WTF/Minute : code quality measure unit

 Some day your code will be reviewed, modified or even just read to understand the underlying algorithm by someone else that is not you that wrote the code….

My point here is that readability/maintainability of code is by far the biggest quality of a piece of software. Being able to read the code and understand it rapidly makes everything easier, either bugfixing or modifying/enhancing the code. Think that the next one that might be reading the code might not be as experienced as you with that language so

  • avoid using  unnecessarily complicated constructs that feed you coder ego but slow down the maintenance activity. You are a good coder, no doubt, but if your code is not readable by the average coder that will have to then you are not making a good service to your colleagues
  • Make clear what your code is doing and, if necessary use a comment to clarify what is not evident from the code (I’m not a huge fan of comments because most of them don’t tell anything more than the code). Use comments to refer to a requirement/user-story that is being implemented.
  • Stick to the language style guidelines that were set for your team/company
  • Tests are code too and often are read/reviewed more than real code : don’t fuck up in tests code just because “this is just a test, this code will not run in production”

Discussion on code quality is huge of course and these are simple rules that will impact on maintainability of your code (since a reviewer is doing the same activity of the next coder which will have to work on your code : read it). If you want to dig deeper into code quality measurement I’ll suggest this work from Idan Amit and Dror G. Feitelson really interesting : https://arxiv.org/pdf/2007.10912.pdf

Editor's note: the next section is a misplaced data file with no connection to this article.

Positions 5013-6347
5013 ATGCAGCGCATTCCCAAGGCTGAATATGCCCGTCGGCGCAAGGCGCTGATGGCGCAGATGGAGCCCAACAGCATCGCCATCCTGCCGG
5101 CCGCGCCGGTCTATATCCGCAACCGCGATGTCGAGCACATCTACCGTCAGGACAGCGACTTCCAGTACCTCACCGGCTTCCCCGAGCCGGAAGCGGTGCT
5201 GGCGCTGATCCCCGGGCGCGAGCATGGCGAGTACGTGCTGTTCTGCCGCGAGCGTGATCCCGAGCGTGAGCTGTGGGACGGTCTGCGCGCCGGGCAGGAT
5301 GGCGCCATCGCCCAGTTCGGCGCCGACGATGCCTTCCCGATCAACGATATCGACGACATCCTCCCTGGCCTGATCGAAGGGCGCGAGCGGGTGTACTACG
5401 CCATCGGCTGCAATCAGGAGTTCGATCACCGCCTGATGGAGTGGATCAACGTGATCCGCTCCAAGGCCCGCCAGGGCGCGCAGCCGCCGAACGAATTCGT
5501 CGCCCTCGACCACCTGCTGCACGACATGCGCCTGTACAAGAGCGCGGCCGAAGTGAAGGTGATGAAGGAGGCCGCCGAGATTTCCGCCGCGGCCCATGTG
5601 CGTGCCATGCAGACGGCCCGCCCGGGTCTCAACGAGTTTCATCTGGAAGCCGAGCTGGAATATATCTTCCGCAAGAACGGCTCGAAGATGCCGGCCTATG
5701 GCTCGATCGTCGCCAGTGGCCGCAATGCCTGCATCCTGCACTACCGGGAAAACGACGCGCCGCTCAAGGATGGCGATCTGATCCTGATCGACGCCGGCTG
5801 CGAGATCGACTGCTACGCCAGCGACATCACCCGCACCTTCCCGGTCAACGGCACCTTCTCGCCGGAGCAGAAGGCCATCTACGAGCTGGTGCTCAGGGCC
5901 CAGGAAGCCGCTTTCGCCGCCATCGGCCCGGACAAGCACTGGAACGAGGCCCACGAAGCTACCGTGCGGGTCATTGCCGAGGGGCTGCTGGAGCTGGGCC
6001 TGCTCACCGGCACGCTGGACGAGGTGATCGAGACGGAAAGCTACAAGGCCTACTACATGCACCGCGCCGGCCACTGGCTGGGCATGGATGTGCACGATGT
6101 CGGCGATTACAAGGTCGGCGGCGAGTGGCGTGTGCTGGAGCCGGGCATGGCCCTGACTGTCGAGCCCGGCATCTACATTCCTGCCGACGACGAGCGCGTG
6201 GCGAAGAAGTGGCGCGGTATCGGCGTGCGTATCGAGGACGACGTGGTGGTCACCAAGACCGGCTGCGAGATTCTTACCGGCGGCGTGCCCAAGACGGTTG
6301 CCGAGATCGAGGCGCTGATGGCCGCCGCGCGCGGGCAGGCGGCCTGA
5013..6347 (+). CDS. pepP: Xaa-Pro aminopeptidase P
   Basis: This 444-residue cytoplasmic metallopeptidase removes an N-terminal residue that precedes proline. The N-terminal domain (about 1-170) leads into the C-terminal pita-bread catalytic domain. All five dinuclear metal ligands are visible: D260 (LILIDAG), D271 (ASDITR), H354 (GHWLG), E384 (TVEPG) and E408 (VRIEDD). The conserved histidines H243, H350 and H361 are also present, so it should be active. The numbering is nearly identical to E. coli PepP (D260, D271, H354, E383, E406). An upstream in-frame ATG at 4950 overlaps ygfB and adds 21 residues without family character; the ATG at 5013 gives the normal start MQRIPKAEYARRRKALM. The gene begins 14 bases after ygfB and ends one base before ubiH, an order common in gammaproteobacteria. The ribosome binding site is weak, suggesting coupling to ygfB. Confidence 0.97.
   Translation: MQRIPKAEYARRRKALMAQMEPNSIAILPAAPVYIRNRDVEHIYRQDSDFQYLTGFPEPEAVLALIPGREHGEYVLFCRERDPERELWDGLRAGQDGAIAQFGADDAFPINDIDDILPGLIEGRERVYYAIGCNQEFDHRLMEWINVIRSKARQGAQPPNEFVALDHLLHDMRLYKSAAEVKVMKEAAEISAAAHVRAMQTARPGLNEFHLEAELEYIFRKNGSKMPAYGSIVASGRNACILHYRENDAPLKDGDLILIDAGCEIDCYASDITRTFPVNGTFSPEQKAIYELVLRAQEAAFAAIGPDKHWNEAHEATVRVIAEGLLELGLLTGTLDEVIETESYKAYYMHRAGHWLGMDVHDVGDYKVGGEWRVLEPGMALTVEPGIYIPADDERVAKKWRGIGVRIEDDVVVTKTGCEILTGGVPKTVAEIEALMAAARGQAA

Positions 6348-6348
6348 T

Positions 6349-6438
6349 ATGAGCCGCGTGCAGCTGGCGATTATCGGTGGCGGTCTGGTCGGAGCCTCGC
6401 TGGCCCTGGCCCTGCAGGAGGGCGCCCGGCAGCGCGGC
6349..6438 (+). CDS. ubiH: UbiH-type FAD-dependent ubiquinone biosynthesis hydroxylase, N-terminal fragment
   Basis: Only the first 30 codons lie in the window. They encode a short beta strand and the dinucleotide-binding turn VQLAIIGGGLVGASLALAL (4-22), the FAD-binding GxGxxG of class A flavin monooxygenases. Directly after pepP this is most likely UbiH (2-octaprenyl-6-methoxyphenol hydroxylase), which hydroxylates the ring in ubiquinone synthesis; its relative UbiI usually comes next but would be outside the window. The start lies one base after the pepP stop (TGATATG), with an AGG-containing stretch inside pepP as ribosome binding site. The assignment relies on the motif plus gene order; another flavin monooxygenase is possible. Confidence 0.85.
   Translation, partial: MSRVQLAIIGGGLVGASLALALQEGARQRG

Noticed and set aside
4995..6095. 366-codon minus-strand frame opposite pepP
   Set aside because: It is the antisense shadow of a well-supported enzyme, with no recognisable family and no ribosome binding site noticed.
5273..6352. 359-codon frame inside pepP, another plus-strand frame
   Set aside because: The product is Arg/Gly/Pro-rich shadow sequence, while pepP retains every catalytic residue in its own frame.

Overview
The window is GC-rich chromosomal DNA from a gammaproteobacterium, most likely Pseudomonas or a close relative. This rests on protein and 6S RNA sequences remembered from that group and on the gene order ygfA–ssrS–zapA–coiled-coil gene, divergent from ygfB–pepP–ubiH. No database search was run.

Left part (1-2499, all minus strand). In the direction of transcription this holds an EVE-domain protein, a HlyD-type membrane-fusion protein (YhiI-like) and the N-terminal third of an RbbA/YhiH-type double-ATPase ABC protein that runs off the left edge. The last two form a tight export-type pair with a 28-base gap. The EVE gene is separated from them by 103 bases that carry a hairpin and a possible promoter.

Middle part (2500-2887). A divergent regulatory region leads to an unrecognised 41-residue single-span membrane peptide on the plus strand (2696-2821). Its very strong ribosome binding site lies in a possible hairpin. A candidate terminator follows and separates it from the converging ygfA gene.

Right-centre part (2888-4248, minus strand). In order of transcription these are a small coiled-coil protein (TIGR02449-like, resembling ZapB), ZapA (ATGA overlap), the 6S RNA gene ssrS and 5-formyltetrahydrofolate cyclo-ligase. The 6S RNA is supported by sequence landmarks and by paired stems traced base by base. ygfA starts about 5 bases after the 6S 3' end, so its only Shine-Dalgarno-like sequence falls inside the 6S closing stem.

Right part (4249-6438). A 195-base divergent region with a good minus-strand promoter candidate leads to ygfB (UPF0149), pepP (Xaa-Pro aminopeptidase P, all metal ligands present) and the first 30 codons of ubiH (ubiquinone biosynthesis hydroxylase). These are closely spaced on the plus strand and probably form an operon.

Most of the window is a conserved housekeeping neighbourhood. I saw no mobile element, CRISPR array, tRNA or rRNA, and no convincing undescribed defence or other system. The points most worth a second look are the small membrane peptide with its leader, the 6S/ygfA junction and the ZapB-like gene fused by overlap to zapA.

Comic comes from here

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About paulborile

I’m an IT Professional with a good experience in management of IT companies and lot of experience in software development. I have been partner of a couple of startups, managed teams of up to 25 people, worked as a freelance and currently leading the Italian development team for ScientiaMobile Inc, a Reston (US) based startup focused on image optimizing CDN and mobile detection technologies and services. Born in Dearborn Michigan and living in Italy since many years now I speak fluently both English and Italian, studied French and learned some Russian while working for some time for a Olivetti/Aeroflot project. I play bass guitar and ride gravel bikes in my free time.